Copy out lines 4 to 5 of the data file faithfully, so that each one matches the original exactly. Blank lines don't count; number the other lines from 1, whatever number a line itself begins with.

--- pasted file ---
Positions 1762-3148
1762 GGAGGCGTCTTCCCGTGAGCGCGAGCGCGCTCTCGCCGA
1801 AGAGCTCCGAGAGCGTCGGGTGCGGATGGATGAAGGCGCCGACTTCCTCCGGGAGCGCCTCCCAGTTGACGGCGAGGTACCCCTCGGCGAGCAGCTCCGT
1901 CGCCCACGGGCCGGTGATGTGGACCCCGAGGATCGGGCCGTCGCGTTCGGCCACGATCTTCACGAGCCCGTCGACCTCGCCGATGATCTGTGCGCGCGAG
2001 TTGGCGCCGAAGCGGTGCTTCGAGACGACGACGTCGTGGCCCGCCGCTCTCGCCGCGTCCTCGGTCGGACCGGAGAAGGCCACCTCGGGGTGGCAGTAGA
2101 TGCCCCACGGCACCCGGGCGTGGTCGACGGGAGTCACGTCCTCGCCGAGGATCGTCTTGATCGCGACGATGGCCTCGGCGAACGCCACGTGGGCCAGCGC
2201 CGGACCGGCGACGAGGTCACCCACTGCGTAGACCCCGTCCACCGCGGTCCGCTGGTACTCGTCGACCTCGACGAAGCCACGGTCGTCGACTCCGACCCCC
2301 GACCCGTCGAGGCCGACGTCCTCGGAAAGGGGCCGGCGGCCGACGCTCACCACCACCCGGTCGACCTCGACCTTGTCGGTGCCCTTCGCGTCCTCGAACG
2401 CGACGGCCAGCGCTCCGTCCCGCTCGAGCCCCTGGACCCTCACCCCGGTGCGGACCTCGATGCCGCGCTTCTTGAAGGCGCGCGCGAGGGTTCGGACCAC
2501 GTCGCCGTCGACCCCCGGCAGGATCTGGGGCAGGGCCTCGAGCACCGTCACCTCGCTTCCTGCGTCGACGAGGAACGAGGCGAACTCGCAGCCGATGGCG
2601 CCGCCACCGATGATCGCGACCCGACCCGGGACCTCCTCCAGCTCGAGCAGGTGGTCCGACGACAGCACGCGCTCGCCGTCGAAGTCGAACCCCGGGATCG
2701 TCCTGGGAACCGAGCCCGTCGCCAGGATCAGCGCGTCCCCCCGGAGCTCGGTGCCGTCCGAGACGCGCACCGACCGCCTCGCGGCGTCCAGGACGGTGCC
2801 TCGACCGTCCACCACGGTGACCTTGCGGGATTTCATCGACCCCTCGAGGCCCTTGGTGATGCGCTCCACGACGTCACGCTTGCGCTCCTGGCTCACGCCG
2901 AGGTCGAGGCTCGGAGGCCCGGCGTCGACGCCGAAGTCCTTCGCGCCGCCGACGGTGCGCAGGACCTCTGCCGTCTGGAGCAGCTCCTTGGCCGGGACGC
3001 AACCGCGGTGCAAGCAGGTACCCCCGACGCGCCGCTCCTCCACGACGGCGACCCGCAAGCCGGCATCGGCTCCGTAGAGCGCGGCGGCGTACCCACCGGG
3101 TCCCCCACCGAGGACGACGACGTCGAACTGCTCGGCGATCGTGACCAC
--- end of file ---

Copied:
1901 CGCCCACGGGCCGGTGATGTGGACCCCGAGGATCGGGCCGTCGCGTTCGGCCACGATCTTCACGAGCCCGTCGACCTCGCCGATGATCTGTGCGCGCGAG
2001 TTGGCGCCGAAGCGGTGCTTCGAGACGACGACGTCGTGGCCCGCCGCTCTCGCCGCGTCCTCGGTCGGACCGGAGAAGGCCACCTCGGGGTGGCAGTAGA